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I Have Notes Nicole Chung

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This is a subscriber newsletter from The Atlantic. See more.
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I Have Notes Nicole Chung

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Welcome to I Have Notes.

A newsletter in which Nicole shares conversations and essays, explores the books she’s reading, discusses the craft of writing, and interacts with readers in an advice column focused on friendships, family relationships, and creative work and goal-setting.

You Do Not Always Have to Say Yes
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You Do Not Always Have to Say Yes

I used to feel that I had to say yes to everything, grab every opportunity because there might not be another. I’m finally learning how to say no.
Not a Drill
Subscriber-Only

Not a Drill

This is what passes for normal in this country. Every day, our children enter their schools and assume a risk we cannot shield them from.
A Choice in Name Only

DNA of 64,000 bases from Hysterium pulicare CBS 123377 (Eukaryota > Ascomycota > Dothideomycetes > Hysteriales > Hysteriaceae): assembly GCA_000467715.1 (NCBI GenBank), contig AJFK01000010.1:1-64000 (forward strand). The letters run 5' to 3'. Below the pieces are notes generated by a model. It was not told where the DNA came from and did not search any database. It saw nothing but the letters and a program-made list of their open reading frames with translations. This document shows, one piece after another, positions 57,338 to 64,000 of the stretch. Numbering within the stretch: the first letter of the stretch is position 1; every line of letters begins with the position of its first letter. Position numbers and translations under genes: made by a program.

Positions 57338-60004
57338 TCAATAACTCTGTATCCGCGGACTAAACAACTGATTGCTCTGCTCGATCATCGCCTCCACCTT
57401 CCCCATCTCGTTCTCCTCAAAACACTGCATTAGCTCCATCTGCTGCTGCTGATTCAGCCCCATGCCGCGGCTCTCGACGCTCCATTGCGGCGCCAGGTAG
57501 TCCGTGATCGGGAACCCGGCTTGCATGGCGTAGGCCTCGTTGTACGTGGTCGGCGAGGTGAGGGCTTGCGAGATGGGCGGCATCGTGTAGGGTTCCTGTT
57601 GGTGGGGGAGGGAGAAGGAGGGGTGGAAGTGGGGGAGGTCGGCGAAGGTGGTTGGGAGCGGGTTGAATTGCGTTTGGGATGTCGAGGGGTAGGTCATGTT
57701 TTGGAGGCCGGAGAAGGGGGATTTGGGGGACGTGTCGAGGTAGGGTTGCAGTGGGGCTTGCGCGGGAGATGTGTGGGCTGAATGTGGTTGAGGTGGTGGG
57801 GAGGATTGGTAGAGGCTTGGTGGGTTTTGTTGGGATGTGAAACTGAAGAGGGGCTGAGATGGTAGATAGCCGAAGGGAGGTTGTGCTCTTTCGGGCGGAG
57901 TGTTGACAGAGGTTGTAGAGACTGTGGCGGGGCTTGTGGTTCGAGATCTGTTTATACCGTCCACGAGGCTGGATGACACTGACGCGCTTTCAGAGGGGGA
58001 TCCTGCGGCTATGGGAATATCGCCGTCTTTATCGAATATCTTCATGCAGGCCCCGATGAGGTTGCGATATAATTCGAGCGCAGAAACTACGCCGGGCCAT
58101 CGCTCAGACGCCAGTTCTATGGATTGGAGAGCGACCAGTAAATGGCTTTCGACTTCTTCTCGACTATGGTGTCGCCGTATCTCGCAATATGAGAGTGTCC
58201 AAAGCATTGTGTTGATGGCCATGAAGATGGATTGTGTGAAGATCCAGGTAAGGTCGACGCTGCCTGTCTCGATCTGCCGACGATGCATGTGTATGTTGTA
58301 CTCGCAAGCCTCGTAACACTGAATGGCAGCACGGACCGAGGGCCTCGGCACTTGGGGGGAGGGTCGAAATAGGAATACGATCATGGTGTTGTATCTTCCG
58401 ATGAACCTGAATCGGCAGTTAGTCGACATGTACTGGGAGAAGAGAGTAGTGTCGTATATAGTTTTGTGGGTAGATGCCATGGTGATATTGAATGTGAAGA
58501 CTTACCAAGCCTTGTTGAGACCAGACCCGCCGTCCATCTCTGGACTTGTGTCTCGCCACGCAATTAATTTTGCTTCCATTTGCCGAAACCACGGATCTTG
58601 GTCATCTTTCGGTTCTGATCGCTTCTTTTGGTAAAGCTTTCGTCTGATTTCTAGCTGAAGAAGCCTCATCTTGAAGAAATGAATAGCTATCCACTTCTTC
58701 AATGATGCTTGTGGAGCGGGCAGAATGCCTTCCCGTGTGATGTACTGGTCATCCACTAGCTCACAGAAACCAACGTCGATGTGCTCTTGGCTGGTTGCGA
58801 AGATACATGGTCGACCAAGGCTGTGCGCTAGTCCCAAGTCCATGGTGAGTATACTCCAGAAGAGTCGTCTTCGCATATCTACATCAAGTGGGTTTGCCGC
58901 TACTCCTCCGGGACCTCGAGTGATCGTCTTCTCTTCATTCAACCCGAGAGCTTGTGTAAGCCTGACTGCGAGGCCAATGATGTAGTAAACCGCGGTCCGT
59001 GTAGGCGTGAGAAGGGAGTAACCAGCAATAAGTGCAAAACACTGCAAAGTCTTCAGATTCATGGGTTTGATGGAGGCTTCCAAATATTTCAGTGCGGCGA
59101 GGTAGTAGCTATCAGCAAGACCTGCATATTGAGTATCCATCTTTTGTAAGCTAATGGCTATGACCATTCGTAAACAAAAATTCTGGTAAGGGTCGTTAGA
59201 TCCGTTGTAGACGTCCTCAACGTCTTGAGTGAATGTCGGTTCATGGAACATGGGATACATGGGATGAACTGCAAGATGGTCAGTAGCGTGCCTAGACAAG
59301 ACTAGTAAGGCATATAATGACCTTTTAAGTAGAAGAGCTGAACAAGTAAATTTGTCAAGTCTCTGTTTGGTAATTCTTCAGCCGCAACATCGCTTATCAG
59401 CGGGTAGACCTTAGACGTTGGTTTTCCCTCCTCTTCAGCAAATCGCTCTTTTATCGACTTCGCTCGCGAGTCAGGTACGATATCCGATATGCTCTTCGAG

A Choice in Name Only

We shouldn’t pretend that adoption is right or possible for every pregnant person who cannot or does not want to parent.
On Grief and Reentry

On Grief and Reentry

I’m learning how hard it is to imagine or believe in any version of “normal” when you are grieving.

I’m an author, writer, and editor whose work has appeared in The New York Times, The New York Times Magazine, GQ, Time, The Guardian, and Vulture, among other publications; I also wrote a weekly advice column for Slate. My first book, All You Can Ever Know, was a national best seller and a finalist for the National Book Critics Circle Award. Previously, I led the digital editorial team at the independent publisher Catapult, and before that I was the managing editor of The Toast. I’m now working on two more books and earnestly look forward to being able to tell you which will be published first.

If you have a question you’d like me to answer in my advice column, please send it to ihavenotes@theatlantic.com. You can ask for advice on any subject, though I’ll be keeping a particular eye out for questions related to friendships, family relationships, and creative work and goal-setting. By submitting a letter, you are agreeing to let The Atlantic use it—in part or in full—and we may edit it for length and/or clarity. Letter writers’ names and emails will never be shared.

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